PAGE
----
I am working with a timeseries dataset in which I want to identify if a specific event occured (for each timeseries sequence the event only happens once). I trained a recurrent neural network model (with LSTM layers) that gives me for each input frame (sample) a binary output indicating if the RNN thinks the event happened or not.

Now I want to do a saliency analysis to find out how far in advance the trained model uses the input frames to make a positive prediction.

I came up with the following code, but I am not sure if my implementation is correct:

```
data, pred_label = get_data_and_model_prediction()
event_happened_at = np.argmax(pred_label)
# Zero-out gradients
for param in model.parameters():
param.grad = None
# Start from zero state for each sequence
h = model.get_new_empty_state(requires_grad=True)
# Step 1: Forward propagation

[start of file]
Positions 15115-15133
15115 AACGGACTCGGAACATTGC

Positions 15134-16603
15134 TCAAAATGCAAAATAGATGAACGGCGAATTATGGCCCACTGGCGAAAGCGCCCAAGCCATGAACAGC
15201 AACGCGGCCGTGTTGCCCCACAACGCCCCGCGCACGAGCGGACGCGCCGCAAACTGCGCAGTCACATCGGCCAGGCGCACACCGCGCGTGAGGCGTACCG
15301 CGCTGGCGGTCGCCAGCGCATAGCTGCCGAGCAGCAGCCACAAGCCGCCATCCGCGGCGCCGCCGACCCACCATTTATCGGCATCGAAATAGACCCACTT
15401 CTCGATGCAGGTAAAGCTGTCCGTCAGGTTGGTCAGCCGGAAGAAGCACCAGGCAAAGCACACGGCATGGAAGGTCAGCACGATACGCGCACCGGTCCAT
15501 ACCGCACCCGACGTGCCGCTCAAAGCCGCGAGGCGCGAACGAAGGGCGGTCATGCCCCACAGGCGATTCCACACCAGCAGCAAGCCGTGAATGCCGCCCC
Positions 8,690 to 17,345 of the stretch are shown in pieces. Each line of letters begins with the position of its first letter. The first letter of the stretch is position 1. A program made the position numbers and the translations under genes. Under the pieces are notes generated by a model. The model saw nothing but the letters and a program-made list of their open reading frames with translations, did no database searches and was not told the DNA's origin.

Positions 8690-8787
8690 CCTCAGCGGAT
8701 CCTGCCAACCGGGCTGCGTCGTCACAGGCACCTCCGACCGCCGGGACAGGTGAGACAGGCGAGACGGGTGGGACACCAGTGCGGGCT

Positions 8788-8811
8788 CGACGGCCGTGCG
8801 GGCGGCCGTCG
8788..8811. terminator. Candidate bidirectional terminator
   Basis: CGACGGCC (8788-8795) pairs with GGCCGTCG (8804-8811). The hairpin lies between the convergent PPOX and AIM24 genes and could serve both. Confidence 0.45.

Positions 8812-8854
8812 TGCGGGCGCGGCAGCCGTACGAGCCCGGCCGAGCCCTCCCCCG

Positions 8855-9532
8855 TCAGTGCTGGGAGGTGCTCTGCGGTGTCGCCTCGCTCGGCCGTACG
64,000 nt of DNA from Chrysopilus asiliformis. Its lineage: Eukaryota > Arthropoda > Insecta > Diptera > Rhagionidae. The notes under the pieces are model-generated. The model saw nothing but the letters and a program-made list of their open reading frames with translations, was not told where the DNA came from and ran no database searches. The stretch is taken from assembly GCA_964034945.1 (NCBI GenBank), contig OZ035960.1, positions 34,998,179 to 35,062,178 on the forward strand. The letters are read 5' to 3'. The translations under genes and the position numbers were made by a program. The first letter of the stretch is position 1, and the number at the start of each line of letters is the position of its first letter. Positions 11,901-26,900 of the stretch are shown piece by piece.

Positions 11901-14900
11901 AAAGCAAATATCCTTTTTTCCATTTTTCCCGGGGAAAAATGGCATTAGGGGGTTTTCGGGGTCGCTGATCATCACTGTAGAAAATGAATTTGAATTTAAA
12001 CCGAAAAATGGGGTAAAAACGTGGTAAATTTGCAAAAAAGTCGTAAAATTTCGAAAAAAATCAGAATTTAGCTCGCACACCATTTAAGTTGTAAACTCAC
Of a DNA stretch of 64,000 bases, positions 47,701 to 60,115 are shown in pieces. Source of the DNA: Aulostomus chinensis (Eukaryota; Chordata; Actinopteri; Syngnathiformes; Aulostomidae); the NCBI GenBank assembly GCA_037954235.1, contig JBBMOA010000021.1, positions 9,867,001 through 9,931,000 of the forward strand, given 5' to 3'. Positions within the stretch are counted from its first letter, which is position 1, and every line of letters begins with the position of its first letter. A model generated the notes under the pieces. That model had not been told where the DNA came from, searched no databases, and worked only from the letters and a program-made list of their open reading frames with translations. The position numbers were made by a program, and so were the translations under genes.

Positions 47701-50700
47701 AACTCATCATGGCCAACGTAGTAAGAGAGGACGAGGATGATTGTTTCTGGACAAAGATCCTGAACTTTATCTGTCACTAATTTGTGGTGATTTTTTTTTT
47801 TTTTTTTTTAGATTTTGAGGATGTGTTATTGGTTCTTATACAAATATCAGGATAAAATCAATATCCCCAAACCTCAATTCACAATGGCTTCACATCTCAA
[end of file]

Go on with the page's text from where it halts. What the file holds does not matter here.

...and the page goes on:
subsequence = data[None, 0:event_happened_at + 1, :] # Example shape: 1 x 100 x 2 (N x T x output units)
subsequence = torch.from_numpy(subsequence).to(device=device).float()
subsequence.requires_grad = True
prediction, new_state = model(subsequence, h)
probability = F.softmax(prediction, dim=2)
# Step 2: Backward propagation (the output layer has 2 units, where the unit at index 1 indicates if the event happened)
probability[0, :, 1].backward(torch.ones(subsequence.size(1), device=device))
gradients = subsequence.grad.detach().cpu().numpy()
```

For me, the tricky part is the first line in step 2. I would like to backpropagate through time to find the influence of each feature from all prior input frames on that particular prediction that the event happened. But I have the feeling that I am not using the backward function correctly.